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Anophthalmic cavity

By anophthalmic we refer to the orbital cavity resulting from extraction of the eyeball either by evisceration or enucleation.

Anophthalmic cavity 1
Anophthalmic cavity 2

In cases of exenteration, we remove all the eyeball and adjacent orbital structures and therefore this also acts as anophthalmic cavity, although in this case complications are of another type.

A patient with anophthalmic cavity therefore carries two prosthesis:

An internal or orbital one: this inner ball is a prosthesis replacing the volume of the removed eye (evisceration or enucleation). The oculoplastic ophthalmologist performs this. It is a non-biological implant. This prosthesis is permanent and visible, biointegratable (with vascularization and therefore integrated into the surrounding tissues giving it mobility).

Anophthalmic cavity 3 Anophthalmic cavity 4

Another external: cosmetic. This is visible prosthesis, similar to the other eye. Carved by a prosthetic eye, not by an ophthalmologist, but by a professional ocularist (not to be confused with an ophthalmologist or optician). This prosthesis is under the eyelids and can be removed for cleaning at the patient's convenience.

Anophthalmic cavity 5

Whenever we extract the eyeball, the orbit will undergo a series of important anatomical and functional changes, and surgery related to the existence of the two prosthesis that patients will carry throughout their lives. These changes can cause medical or cosmetic consequences that we will discuss.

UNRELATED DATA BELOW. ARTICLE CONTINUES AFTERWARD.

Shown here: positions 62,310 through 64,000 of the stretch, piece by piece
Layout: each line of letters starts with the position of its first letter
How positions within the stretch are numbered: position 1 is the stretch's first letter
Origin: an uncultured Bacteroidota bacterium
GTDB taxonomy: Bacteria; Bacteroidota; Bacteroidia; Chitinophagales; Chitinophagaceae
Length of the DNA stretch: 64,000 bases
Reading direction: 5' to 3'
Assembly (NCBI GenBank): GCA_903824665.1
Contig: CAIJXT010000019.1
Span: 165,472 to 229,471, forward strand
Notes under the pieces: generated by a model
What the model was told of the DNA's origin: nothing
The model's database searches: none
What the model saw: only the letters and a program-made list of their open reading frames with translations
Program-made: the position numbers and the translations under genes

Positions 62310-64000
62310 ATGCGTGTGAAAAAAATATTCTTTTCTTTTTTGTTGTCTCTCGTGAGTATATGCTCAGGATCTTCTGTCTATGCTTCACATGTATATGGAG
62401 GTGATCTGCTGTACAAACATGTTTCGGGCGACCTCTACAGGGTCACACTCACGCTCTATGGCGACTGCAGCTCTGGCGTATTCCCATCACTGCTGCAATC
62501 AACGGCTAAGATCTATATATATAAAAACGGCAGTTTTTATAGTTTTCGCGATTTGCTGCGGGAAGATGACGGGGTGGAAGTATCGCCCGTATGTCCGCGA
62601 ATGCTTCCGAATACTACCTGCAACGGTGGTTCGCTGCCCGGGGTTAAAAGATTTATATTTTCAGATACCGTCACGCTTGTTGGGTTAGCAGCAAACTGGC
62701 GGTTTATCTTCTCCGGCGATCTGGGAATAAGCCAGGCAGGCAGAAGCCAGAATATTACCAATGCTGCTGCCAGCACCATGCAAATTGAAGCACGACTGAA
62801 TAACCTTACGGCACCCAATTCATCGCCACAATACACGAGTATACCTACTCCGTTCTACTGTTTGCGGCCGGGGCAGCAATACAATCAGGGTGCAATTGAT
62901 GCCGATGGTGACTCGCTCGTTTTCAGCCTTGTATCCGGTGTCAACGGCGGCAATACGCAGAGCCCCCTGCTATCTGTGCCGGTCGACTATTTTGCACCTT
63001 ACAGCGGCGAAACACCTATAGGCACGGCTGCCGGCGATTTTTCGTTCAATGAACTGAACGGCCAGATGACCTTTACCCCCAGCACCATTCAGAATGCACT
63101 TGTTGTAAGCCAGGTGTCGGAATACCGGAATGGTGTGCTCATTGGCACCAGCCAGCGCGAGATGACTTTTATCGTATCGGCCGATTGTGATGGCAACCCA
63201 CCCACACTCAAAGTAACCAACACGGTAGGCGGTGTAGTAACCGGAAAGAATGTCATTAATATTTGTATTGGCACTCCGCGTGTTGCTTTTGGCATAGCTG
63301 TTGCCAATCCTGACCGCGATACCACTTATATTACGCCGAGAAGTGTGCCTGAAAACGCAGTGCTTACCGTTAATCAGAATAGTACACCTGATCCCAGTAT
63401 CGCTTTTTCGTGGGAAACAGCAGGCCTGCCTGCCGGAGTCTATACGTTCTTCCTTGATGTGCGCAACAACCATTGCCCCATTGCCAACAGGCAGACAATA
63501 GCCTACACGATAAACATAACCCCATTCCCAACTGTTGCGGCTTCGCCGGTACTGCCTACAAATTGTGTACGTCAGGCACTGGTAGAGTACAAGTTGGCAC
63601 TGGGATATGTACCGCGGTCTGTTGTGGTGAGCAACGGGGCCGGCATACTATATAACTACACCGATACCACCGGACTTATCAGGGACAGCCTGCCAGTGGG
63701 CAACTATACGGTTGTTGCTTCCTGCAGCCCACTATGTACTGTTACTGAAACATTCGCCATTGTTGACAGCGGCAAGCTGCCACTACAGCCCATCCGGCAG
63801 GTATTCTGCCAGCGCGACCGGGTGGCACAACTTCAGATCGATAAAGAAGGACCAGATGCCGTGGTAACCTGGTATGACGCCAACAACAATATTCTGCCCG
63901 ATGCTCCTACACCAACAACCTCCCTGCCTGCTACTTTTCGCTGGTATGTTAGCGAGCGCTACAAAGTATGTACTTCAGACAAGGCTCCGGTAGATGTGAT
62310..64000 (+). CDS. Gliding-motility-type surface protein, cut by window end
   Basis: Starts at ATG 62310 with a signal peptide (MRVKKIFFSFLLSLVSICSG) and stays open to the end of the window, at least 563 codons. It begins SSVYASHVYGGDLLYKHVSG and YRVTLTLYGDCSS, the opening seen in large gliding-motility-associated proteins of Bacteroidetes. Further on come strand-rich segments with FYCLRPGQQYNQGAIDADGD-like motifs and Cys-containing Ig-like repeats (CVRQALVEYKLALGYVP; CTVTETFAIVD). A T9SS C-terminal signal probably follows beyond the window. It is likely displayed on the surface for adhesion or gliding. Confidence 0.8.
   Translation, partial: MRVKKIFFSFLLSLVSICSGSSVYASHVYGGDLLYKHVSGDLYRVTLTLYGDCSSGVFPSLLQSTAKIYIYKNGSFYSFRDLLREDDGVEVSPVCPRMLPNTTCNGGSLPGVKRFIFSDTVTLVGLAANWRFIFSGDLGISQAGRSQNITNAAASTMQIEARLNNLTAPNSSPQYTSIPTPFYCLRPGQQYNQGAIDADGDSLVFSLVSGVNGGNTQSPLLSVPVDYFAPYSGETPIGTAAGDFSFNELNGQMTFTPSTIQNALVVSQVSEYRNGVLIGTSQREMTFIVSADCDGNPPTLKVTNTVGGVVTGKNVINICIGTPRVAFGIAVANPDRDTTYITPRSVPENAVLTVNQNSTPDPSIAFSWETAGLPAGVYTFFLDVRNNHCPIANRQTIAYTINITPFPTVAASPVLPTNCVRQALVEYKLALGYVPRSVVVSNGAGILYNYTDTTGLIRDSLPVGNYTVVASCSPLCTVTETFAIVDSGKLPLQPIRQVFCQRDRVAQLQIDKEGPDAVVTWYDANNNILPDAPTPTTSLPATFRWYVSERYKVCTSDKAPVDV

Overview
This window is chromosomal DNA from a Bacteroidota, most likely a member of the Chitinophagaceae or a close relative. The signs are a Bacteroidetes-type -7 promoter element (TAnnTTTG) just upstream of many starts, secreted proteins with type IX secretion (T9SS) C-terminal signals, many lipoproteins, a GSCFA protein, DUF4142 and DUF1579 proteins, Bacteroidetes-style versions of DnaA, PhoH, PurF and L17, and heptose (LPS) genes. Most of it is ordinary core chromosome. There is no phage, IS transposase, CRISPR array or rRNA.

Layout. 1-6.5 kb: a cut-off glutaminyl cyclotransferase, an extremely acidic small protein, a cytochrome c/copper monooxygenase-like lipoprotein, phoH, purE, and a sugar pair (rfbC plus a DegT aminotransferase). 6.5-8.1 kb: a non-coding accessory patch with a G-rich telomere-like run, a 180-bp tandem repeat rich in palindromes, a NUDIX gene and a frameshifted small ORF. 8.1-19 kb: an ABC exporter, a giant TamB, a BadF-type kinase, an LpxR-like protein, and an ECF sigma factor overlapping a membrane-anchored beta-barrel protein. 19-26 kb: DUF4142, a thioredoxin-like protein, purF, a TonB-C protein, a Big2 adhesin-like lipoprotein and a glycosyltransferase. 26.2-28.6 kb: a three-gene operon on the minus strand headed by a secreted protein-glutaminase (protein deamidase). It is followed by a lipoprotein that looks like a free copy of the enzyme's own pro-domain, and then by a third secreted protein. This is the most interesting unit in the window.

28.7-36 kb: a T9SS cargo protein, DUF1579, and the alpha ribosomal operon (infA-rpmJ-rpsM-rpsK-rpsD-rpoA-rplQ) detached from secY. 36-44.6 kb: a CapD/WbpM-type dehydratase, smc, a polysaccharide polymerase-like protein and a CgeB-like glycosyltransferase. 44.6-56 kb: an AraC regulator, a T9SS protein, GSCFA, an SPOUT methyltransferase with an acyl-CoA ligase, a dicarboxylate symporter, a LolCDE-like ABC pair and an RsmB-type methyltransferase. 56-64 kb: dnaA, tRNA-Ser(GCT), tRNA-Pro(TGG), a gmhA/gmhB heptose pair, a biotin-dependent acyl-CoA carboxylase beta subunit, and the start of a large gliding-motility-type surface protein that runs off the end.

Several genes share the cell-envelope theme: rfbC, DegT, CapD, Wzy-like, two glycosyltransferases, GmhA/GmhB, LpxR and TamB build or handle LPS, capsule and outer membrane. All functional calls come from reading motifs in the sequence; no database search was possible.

Common problems of anophthalmic cavity are:

1- Excess mucus secretion:

Very common in these patients. The major anatomical changes that arise after surgery cause loss of lubrication. Secondary irritation by the prosthesis produces excess mucus.

Other times it may be due to conjunctivitis by rubbing with cosmetic husk or by exposure of internal prosthesis of the orbit.

Anophthalmic cavity 6

We must analyze whether the scale is the right size.

Usually improves with lubrication drops or ointment, and the application of anti-inflammatory drugs. Also vitamin E or aloe vera have shown a favorable effect.

The cosmetic husks should be changed every 5-7 years

2- Exposure or extrusion of orbital prosthesis

It is a relatively frequent complication that can affect 20% of patients, especially those who have suffered a tumor enucleation and were subsequently treated with radiotherapy.

Anophthalmic cavity 7

They are more frequent in patients having undergone enucleation as compared to evisceration.

Influencing factors include the type and size of prosthesis and the eye extraction technique employed. Other factors are irritation and continuous rubbing of the tissues.

Depending on the size of the exposure treatment will vary from direct closure to applying lip or lipodermal grafts.

Anophthalmic cavity 8 Anophthalmic cavity 9

The lipodermal graft is a widely used tissue in oculoplastic surgery. It involves removing the layer immediately below the epidermis along with the underlying adipose tissue. We therefore eliminate the hair follicles layer. It is a versatile fabric used to treat dehiscences (holes in tissues operated) or as filler and support material. It can be removed under local anesthesia. The donor sites are the buttock or near the navel.